Gloria Jean’s Coffees was founded in Chicago, Ill., in 1979. By 1995, the brand spread to Australia, where it is a huge success today. In the U.S., the brand, which was owned by Diedrich Coffee, expanded rapidly, reaching 330 locations by 2001. This expansion proved too much for the company, which began to have financial troubles. Diedrich sold off the international segment of Gloria Jean in 2005. In 2006, it sold a large number of cafes to Starbucks. In 2009, Diedrich sold the remaining Gloria Jean’s Coffees to Praise International North America. As of 2010, only 87 cafes remain.
7. Big Boy
- Change in sales (2001-2010): -68.6 percent
- Sales 2001: $580 million
- Sales 2010: $182.25 million
- Change in units (2001-2010): -65.2 percent
Big Boy is the restaurant with the most locations on this list. It is also, perhaps, the most well known. In 2000, the company’s owner, the Elias Brothers Corporation, declared bankruptcy following cash-flow problems and difficulties with expansions. The month before it filed for bankruptcy, the company closed 43 restaurants. The restaurant, which specializes in double-decker hamburgers, has not done very well since. In 2001 Big Boy had 405 locations. By 2010, that number had decreased to 141.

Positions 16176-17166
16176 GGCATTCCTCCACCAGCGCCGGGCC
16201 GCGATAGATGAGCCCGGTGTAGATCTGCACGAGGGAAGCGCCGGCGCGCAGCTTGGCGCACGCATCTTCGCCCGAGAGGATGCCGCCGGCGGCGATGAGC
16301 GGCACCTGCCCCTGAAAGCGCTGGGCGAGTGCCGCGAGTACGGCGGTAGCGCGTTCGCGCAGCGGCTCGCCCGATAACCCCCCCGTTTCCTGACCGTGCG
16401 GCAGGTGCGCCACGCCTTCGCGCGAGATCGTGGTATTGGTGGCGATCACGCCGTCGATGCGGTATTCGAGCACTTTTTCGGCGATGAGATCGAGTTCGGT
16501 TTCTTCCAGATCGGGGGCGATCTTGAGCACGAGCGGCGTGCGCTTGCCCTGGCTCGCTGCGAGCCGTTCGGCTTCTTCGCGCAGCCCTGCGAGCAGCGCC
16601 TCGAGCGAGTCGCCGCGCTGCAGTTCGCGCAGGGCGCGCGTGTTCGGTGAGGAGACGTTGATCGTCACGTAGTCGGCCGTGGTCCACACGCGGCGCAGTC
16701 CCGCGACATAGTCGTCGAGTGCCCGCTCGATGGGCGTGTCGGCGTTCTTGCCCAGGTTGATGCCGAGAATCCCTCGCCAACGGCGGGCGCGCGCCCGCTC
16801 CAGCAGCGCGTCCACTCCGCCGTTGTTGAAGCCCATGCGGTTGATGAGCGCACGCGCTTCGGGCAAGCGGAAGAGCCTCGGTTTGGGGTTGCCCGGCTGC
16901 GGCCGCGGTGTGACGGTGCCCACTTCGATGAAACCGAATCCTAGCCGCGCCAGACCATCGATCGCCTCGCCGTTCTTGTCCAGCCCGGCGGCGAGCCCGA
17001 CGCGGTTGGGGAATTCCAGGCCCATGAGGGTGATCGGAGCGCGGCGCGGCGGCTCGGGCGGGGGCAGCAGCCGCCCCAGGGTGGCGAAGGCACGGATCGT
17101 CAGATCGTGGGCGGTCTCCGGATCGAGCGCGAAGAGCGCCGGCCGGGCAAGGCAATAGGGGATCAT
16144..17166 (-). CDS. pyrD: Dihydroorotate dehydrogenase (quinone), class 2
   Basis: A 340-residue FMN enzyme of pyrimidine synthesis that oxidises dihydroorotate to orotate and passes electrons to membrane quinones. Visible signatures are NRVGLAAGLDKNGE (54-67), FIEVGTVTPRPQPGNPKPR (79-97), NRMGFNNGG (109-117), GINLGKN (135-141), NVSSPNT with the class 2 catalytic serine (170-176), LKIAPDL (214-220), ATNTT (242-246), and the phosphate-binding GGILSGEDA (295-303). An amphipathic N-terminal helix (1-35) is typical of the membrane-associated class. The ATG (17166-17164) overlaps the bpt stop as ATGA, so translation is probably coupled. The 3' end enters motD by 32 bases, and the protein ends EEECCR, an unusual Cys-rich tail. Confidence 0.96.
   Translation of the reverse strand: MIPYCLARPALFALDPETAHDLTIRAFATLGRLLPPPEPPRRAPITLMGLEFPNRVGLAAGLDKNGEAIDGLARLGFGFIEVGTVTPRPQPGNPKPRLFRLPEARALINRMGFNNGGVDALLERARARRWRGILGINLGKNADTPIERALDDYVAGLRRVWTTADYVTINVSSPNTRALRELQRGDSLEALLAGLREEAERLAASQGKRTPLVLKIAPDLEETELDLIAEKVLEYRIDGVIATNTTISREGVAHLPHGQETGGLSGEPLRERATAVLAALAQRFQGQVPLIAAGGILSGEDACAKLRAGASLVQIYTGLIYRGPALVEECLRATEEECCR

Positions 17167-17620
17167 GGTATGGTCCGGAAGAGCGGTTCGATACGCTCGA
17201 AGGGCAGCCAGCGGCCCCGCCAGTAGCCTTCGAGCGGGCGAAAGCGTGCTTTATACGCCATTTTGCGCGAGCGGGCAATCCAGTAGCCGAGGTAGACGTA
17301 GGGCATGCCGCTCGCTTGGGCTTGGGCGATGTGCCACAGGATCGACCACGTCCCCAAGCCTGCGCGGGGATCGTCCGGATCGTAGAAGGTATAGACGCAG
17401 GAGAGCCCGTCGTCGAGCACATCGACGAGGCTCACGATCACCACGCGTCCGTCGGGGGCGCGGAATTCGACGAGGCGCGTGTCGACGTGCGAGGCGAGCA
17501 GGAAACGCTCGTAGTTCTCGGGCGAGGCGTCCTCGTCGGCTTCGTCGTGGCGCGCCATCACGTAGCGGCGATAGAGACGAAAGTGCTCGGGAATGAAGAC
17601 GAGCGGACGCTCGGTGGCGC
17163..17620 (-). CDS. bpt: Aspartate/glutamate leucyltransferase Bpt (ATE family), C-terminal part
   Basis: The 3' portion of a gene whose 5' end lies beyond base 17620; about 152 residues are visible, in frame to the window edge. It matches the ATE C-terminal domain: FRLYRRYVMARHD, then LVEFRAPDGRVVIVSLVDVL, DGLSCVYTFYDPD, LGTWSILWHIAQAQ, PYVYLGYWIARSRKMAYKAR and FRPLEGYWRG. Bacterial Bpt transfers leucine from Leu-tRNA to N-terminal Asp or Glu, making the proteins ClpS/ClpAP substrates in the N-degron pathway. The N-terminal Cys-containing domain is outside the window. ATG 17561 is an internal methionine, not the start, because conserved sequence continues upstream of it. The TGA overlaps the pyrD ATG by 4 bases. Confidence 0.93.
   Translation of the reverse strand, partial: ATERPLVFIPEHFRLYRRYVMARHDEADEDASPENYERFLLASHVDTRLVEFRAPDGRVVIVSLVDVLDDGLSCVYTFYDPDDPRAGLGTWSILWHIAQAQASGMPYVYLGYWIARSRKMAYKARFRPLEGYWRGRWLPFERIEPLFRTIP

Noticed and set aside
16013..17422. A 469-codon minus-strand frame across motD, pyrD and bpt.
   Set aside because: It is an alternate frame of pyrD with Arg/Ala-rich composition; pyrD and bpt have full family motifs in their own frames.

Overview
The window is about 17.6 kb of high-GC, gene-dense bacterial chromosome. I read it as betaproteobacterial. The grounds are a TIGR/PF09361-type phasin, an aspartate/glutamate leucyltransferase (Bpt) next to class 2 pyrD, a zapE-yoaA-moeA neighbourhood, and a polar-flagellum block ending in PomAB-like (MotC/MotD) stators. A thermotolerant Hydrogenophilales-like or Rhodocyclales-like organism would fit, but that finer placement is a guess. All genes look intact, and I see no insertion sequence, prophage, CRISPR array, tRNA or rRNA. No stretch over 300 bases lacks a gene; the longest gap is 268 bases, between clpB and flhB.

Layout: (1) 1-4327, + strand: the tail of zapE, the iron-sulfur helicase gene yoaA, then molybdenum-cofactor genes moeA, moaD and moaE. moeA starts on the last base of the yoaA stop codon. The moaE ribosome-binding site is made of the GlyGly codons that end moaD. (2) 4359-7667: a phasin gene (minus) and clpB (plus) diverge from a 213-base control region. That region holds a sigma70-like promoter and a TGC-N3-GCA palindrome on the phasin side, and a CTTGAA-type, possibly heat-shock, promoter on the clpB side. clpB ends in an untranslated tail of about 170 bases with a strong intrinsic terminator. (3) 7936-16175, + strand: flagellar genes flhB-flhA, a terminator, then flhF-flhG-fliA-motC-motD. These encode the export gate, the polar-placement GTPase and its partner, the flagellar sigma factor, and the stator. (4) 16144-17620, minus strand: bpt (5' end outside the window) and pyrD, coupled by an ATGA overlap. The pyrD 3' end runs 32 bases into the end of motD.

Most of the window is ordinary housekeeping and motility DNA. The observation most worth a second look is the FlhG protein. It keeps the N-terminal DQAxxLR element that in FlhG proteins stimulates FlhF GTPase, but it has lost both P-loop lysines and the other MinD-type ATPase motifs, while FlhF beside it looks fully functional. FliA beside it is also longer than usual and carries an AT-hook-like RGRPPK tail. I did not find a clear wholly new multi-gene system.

8. Tony Roma’s
- Change in sales (2001-2010): -67.3 percent
- Sales 2001: $318.22 million
- Sales 2010: $104 million
- Change in units (2001-2010): -72.2 percent
Tony Roma’s is a casual dining restaurant that markets itself as specializing in ribs, seafood, and steak. Over the years, the number of Tony Roma’s restaurants has dwindled, largely due to a decline in the brand. On a national scale, the number of Tony Roma’s has dropped from 162 to 45 between 2001 and 2010. However, the restaurant maintains a large international presence.
9. Country Kitchen
- Change in sales (2001-2010): -67.2 percent
- Sales 2001: $250 million
- Sales 2010: $82 million
- Change in units (2001-2010): -74.3 percent
Country Kitchen is a rustic, home-style restaurant that serves self-described “comfort foods.” From 1977 to 1997, the brand was owned by Carlson Companies, which primarily deals with hotels. It is perhaps unsurprising that many Country Kitchens are attached to travel plazas and hotels. Overall popularity of the chain has fallen dramatically, with the number of restaurants dropping from 249 in 2001 to 64 in 2010.
10. Black Angus Steakhouse
- Change in sales (2001-2010): -62.3 percent
- Sales 2001: $302.16 million
- Sales 2010: $114 million
- Change in units (2001-2010): -57 percent
Black Angus Steakhouse currently has 46 restaurants in six Western states. As of 2001 it had 107 restaurants. ARG Enterprises, the restaurant’s former owner, filed for Chapter 11 bankruptcy in 2004 and then again in 2009 before being purchased by Versa Capital Management. Many Black Angus Steakhouses were located in areas that were hit exceptionally hard by the mortgage crisis, causing business to decline significantly.